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  • Lest you begin to think Taylor Swift invented the notion of girl squads, you should know that girl squads have been around since the beginning of time. I’m no paleontologist, but I bet even girl dinosaurs would band together with other girl dinosaurs because even they knew the importance of female friendship. Groups of girlfriends taking on the world is nothing new, but it does feel like they had a big resurgence in pop culture during the 1980s and 1990s. Here are a few of our favorites from that time. By the time you get through this list, you’ll be calling your best girls up for an impromptu hang. Girl Power, always and forever. But especially in the '80s and '90s.

  • Dating in the ‘80s and ‘90s was a simpler time. No Tinder, no Snapchat, no googling or ghosting. Instead, this was a time of phone calls (and answering machines), dinner dates, high school party hookups, and meeting the same guys over and over again. Of course, we don’t mean meeting the literal same person over and over (unless you spent these decades in a particularly small town), but meeting that same trope time and time again. He might have frosted his tips this time, he might have ditched that shell necklace, he might have chosen a suit in eye-wateringly bright colors, but he’s the same underneath it all…and whether it was the Boy Next Door or the Party Virgin, if you were dating in these decades, we guarantee you’ve gone out with at least one of these guys.

  • [source: Moving Image]

    Here at Quirk, we love science fiction. There is nothing as entertaining as a good piece of speculative fiction with great story lines and characters. While there are some writers who are well established science fiction masters like Harlan Ellison, Philip K. Dick and Octavia Butler, there are also some creators who have the skills to make some of the best science fiction to ever hit the shelves but simply haven’t gone down that path yet. With that in mind, it seemed appropriate to speculate on what the future of science fiction writing may look like.

  • [source: Wiki Commons]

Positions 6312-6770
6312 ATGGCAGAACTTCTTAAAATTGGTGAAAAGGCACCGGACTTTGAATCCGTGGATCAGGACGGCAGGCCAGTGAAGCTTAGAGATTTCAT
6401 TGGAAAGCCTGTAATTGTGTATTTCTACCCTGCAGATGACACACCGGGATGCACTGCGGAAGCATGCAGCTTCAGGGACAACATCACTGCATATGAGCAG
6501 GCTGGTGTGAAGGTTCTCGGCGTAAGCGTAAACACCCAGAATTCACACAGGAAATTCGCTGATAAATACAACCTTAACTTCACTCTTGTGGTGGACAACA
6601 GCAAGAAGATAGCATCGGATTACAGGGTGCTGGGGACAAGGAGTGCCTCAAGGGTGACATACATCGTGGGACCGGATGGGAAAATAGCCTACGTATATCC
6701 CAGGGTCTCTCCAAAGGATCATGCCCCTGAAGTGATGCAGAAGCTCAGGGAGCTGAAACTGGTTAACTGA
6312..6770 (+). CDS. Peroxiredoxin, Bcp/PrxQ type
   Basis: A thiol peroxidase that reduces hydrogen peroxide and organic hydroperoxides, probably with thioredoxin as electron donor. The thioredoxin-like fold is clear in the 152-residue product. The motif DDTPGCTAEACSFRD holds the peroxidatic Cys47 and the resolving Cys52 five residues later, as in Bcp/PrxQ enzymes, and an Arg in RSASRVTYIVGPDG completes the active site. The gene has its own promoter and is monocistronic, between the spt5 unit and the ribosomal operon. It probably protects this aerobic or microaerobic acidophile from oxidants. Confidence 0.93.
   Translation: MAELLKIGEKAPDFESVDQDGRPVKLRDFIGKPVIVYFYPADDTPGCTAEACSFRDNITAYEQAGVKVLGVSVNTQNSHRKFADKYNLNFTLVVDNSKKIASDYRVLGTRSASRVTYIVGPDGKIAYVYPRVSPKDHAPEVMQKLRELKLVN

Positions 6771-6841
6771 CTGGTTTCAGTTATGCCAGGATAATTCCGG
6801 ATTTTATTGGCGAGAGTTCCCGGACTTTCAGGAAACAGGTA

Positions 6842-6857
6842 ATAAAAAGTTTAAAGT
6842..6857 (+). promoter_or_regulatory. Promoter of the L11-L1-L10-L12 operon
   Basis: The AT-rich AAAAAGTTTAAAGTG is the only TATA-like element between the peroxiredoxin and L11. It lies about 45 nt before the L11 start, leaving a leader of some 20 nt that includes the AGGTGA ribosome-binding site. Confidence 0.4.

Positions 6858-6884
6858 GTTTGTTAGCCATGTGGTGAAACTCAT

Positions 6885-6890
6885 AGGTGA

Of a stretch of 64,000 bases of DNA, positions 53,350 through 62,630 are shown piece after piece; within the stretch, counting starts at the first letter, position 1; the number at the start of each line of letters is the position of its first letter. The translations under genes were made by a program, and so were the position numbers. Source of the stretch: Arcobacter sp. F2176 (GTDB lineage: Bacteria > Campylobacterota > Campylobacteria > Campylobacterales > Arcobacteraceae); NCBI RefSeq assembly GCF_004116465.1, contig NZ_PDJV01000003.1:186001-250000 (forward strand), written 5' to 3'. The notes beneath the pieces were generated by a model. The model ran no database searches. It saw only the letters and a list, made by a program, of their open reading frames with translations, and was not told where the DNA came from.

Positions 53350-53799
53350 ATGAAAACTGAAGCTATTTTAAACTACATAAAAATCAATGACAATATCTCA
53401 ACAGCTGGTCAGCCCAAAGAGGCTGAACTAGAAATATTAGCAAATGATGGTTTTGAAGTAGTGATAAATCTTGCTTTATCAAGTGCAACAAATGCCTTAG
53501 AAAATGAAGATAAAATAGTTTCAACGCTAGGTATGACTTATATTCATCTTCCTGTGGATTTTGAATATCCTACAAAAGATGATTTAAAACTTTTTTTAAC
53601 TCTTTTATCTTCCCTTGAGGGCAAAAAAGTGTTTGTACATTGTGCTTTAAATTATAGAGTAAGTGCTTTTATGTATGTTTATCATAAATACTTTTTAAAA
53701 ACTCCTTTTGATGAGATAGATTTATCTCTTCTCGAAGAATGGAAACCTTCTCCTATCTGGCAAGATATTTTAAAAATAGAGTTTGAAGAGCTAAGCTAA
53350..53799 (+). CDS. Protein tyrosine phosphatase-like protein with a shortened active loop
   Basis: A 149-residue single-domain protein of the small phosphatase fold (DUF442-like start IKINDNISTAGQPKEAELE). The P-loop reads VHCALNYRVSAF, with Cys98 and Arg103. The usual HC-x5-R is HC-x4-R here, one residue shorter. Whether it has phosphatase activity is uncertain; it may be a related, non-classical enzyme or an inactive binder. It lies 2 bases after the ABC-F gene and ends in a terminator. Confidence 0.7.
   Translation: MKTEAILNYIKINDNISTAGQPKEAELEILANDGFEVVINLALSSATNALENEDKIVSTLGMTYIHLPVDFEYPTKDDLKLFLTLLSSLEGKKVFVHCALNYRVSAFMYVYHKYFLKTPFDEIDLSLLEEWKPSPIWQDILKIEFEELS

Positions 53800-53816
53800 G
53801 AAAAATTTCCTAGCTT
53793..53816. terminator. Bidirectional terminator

There are a few things to consider when bringing people together in any kind of group. First and foremost, there’s the question of whether they’ll get along — whether their personalities will complement each other. When it comes to book clubs, it’s also important that members are reliable: they’ll read their books, follow the rules, and contribute meaningfully. What would our literary dream team look like, then? This ultimate book club must comprise people who will keep things fun and fresh, who will always be on time, contribute food and wine, and most importantly: actually read the book.

    Here are five people who would make a boss book club, and (probably) not harm or hex each other.

  • We love turning our favorite books into sweet treats. This time around, we're asking a new question: what if these YA books were Halloween candy?

  • Ant-Man was introduced to a huge new audience when his standalone movie came out in 2015. Paul Rudd took up the mantle of Scott Lang, who took up the mantle of Ant-Man—the hero who can shrink, grow (in later films), and talk to ants. While that’s good and fun, we can’t help but wonder what the movie would’ve been like if Scott Lang had been afraid of bugs like a normal person. Thankfully, we don’t have to guess any longer. An anonymous source inside Marvel Studios sent us an early draft of the 2015 Ant-Man that answers those questions and more. We’ve reproduced portions of the script below.

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